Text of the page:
Do you require honest proof supported by scientific evidence before choosing to believe secondhand cannabis smoke causes firsthand cancer?
Something like two years ago, the Colorado Department of Public Health and Environment launched an aggressive public service campaign called “Good to Know Colorado” with the goal of educating retail marijuana consumers on safe, legal, and responsible use.
A news article about “Good to Know Colorado” published by USA Today, says that Jonathan Singer, Democratic House Representative in Colorado’s District 11 and substance abuse counselor, wanted to find an appropriate balance between education and acknowledgment surrounding Colorado’s new laws. Singer also encouraged the comprehensive tracking of marijuana use and public perception.
I had some questions, and Singer seemed an appropriate source:
Mr. Singer,[I wanted] ... to discuss the current state of affairs with Good to Know Colorado and the work you’re doing there. My focus is on education and perception. I would also like to discuss your background as a former substance abuse counselor and more specifically how that experience affects your views on legalization here in Colorado and across the country.Jennifer Knight
My original interest stemmed from a tiny section of the “Good to Know” brochure, with a header that reads: “Secondhand smoke IS NO JOKE.” The brochure then says: “Marijuana smoke has many of the same cancer-causing chemicals as tobacco smoke, so be considerate. Don’t smoke around children, women who are pregnant, or anyone who doesn’t want to be exposed.”
I’m inclined to agree with the obvious mission of the paragraph as it relates to basic human courtesy and acceptable social use, but I was baffled entirely by the claim that marijuana smoke causes cancer. I am perfectly aware this is not what the organization said verbatim. The brochure did not say secondhand marijuana smoke causes firsthand cancer, not in so many words, but was it not implied?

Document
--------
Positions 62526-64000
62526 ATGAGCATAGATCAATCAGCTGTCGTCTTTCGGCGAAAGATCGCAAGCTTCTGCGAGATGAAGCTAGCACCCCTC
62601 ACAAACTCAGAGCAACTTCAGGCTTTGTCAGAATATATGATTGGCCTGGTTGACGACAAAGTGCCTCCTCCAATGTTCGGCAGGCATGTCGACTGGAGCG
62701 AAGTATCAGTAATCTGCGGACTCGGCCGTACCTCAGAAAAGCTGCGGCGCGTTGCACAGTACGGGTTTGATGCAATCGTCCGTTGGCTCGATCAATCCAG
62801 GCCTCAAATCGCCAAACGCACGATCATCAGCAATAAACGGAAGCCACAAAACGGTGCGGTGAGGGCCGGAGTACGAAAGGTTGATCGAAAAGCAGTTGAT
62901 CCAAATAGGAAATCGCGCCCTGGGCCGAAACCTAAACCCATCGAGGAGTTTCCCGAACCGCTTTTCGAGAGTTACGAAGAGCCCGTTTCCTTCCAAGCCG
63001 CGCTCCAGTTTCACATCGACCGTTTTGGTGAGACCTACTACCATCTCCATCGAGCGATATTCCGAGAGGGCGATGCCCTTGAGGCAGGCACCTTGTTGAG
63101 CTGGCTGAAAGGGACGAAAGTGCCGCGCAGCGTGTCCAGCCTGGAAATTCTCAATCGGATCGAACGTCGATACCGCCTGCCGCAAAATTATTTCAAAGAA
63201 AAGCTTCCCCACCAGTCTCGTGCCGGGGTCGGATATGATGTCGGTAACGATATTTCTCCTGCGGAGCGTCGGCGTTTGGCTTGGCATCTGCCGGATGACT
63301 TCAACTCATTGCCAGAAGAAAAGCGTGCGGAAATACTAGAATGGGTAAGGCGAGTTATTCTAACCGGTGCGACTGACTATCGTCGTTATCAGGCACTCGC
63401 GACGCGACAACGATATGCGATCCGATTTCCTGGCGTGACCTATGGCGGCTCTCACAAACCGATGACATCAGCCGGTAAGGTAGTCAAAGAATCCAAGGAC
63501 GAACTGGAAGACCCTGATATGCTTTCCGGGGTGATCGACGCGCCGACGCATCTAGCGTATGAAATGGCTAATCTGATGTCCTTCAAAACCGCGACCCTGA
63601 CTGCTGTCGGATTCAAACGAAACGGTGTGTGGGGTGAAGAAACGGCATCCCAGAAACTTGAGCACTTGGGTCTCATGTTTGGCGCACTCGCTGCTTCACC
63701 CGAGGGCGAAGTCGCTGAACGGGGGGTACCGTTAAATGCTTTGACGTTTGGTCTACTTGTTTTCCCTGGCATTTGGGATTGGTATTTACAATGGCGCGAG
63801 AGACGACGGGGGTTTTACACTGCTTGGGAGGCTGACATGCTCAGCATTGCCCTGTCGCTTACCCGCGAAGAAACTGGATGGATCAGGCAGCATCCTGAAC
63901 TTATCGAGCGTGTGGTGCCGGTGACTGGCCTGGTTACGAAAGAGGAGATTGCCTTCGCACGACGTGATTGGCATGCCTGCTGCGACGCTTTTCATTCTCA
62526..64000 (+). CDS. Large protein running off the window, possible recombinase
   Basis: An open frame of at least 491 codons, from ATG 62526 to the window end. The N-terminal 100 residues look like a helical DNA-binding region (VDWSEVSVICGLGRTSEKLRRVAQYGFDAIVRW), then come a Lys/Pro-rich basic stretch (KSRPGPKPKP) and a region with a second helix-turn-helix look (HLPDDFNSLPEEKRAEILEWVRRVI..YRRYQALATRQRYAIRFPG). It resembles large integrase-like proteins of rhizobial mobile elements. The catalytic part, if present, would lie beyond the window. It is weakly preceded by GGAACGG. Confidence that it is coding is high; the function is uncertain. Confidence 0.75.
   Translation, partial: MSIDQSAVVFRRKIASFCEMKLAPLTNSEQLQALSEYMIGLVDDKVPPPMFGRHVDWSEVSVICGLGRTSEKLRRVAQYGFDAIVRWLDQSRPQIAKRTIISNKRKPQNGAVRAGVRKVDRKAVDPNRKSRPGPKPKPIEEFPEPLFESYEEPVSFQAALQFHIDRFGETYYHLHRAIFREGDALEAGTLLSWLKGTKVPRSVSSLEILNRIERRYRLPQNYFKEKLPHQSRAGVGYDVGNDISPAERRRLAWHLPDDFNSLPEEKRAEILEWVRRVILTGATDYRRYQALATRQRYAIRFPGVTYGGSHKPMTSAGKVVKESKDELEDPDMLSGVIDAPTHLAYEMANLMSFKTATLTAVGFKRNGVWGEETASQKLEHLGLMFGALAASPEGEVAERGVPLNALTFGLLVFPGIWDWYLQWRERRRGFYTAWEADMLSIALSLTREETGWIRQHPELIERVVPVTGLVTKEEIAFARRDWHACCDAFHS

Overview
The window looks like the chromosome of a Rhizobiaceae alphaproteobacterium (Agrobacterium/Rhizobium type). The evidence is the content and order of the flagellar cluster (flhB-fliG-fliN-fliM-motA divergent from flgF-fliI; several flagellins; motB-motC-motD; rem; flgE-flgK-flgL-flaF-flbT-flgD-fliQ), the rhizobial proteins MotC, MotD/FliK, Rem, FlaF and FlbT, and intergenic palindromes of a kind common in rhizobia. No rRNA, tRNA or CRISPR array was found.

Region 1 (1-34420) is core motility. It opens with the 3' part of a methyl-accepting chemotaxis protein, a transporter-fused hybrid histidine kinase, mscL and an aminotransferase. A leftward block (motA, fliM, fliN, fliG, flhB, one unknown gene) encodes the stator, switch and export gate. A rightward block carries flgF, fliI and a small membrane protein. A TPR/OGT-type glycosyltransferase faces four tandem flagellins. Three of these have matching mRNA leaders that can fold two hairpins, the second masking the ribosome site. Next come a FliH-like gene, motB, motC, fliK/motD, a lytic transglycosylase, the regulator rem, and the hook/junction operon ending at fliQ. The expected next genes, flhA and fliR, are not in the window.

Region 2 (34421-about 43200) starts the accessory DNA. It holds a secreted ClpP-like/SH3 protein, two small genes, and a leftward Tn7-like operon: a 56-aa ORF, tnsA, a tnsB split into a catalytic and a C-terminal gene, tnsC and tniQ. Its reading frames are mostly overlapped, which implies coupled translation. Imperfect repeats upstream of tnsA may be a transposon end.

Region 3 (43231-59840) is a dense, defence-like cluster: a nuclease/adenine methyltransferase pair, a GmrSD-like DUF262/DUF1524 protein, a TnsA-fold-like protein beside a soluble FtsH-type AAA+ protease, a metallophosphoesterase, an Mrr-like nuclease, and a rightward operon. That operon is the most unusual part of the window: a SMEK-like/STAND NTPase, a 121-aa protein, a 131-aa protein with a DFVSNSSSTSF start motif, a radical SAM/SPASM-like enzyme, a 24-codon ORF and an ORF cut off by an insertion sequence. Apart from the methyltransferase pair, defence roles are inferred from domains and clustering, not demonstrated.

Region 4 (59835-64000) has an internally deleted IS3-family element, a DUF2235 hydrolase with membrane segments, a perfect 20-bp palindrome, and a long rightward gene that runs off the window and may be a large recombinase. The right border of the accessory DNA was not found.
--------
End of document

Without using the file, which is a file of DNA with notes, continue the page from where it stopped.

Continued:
“... anyone who doesn’t want to be exposed.” to what? Cancer?
Cancer. Or secondhand cannabis smoke that causes cancer that “Good to Know” purports as fact in its lead statement. C’mon, folks. Maybe we should make a big public service announcement about the safe and responsible adult use of rhetoric. I mean, it’s very powerful stuff, high potential for abuse.
In lieu of an expedient response from Mr. Singer’s office, I reached out to another valuable source for some scientific answers to the secondhand smoke question, Dr. Tim McGettigan at the Institute of Cannabis Research.
McGettigan, a Fulbright Fellow and Professor of Sociology at Colorado State University, played a substantial role in the creation and launch of the Institute of Cannabis Research at CSU-Pueblo, which is the first multidisciplinary academic and scientific research-based approach to cannabis studies in the nation.
Professor Tim,I’m wondering if you can offer a bit of wisdom, some insight on a recent public statement made by the fine folks over at Good to Know Colorado about cannabis smoke and how it contains many of the same cancer-causing chemicals as tobacco smoke.Jennifer
His response was almost immediate:
“The simple and honest answer to the secondhand smoke question is unknown. As is typical with cannabis, there is a lot of hysteria in the media. We don’t have sufficient scientific research to conclude that secondhand cannabis smoke is better or worse than tobacco [smoke].”
I don’t mean to discount the work of “Good to Know Colorado.” In fact, the only thing that alerted me to investigate further was the loosely worded paragraph about secondhand cannabis smoke and cancer. Until I hear back from the organization itself, I choose trust the professor’s statement. The answer will remain “unknown” until somebody provides the public with hard scientific evidence.
Jennifer Knight is a freelance writer, thanks in no small part to her day job at Durango Solar Works. (firstname.lastname@example.org)Roldo is an ink-slinging angel, an investor of true talent.